Constraints and Capabilities

Content or, in that case, services negotiation has always been desirable when doing deployment on a wide scale. Selection or negotiation relies on description of both the service and the consumer of this service, as well as the kind of selection, negotiation, matching process that may happen.

Service description

A service can be described in a number of ways, for the example we will use a Bookshop catalog Service with SOAP 1.2 service accessible via a HTTP GET interface. What do we have?

Service consumer requirements

A consumer of a service have a set of requirements that needs to be matched against the service capabilities before actually interacting with the service. Service consumer may not be only an endpoint sending a message to the targeted service, it may be also a human selecting the right service based on a set of constraints, a machine selecting a service to be part of a global service interaction.

Amongst possible the constraints, we may have (not linked to the example above):

Web Services negotiation, Constraint and Capabilities matching

Matching constraints and capabilities may be done on features used by services, on global level policies, on application-level data. It is then a multi-level negotiation and may happen in one round or multiple rounds.

Negotiation can happen in different situation, at "runtime", like content negotiation in HTTP, or CC/PP, where all the information about the client capabilities is sent to a server, it may be useful in the request-response case, but with the drawback of requiring lots of information to be sent. Also not all capabilities are known from the sender side.

It can also happen at the web service creation, as some informations are available from descriptions (like WSDL description) the sending part may know in advance that the receiving part knows and understand MTOM and will send a request using this mechanism.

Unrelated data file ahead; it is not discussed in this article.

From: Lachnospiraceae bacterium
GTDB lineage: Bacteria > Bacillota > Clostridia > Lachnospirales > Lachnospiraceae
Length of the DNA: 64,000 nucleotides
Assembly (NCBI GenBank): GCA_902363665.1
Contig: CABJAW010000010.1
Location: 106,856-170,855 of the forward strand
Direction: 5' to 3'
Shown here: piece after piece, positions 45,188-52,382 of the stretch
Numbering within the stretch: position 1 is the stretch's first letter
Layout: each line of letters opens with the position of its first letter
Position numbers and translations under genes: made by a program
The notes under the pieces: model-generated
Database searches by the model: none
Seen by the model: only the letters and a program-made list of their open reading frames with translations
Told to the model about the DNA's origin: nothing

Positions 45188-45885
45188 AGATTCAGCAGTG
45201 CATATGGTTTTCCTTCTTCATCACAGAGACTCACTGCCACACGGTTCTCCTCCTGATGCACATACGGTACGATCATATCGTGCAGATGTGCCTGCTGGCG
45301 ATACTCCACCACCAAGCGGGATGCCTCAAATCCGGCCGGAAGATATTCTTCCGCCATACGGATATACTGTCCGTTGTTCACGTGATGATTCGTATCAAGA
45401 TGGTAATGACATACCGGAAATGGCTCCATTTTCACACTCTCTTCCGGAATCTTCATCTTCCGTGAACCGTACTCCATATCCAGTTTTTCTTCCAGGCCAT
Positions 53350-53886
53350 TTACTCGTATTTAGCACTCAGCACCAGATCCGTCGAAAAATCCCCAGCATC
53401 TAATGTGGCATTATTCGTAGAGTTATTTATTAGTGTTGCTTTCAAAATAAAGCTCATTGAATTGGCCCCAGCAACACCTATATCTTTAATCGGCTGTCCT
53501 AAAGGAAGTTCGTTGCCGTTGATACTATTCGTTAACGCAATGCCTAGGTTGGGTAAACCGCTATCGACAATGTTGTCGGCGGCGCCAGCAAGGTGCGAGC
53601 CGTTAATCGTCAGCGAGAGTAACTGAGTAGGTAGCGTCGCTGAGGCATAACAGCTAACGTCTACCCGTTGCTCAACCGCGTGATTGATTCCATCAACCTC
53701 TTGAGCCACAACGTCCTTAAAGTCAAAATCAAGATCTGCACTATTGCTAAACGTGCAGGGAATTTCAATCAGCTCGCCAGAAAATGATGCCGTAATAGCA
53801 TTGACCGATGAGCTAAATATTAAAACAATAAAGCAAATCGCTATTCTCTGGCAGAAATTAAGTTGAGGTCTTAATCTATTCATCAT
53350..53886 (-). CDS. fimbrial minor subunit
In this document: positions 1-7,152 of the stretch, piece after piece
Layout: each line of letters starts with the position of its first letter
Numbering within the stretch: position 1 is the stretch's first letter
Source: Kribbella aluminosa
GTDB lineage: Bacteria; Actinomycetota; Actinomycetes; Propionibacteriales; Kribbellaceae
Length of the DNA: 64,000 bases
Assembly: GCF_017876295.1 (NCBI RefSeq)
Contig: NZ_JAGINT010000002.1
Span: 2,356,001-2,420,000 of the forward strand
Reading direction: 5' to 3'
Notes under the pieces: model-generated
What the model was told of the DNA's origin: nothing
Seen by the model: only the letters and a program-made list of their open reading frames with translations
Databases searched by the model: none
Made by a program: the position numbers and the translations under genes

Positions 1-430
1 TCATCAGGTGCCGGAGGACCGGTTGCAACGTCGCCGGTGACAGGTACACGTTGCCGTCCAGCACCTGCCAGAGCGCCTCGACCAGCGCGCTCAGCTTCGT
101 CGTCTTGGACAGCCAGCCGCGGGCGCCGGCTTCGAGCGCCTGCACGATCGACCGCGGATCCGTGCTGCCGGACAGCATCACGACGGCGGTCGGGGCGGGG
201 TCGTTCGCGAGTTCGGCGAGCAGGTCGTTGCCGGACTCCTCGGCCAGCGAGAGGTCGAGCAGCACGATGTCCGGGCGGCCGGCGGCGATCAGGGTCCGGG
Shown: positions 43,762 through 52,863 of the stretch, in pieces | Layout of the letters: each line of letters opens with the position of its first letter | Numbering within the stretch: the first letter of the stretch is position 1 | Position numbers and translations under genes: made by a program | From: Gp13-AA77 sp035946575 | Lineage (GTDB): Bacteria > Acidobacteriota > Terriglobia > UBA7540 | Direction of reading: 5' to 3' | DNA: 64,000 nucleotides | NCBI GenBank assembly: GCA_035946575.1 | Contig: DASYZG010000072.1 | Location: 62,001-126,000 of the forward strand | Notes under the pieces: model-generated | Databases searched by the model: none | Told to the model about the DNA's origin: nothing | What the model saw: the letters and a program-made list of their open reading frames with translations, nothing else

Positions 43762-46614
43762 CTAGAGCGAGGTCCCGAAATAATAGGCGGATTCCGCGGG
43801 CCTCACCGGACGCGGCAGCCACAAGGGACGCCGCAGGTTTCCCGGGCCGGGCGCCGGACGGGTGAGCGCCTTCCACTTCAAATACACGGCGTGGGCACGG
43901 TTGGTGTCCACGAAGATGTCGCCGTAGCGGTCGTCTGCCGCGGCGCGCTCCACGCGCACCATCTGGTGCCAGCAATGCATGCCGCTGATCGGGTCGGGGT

Automatic selection of services can also be done at runtime, automatically selection a service based on descriptions (select the one that have the more restrictive privacy definition), or can be done offline by presenting a set on constraints met and not met for a human to decide.

Important Goals

Possible path

Using the decentralized nature of the Web, where multiple capabilities definitions may be linked together by an aggregator, an aggregator serving also a capability document, results from several levels of aggregations may be possible.

Also, the use of ontologies to align definitions (or to group a set of definition) might be useful while not mandatory. In a more general ways, the use of Semantic Web techniques may help a lot when a match between a set of capabilities and set of constraints is required. It may help but should not be mandatory, as no such matching algorithm should be precluded.

A single Constraint and Capabilities language is not enough to address the issue, a more comprehensive framework is required, but this framework should be extensible enough to accomodate most of the common use of this technology.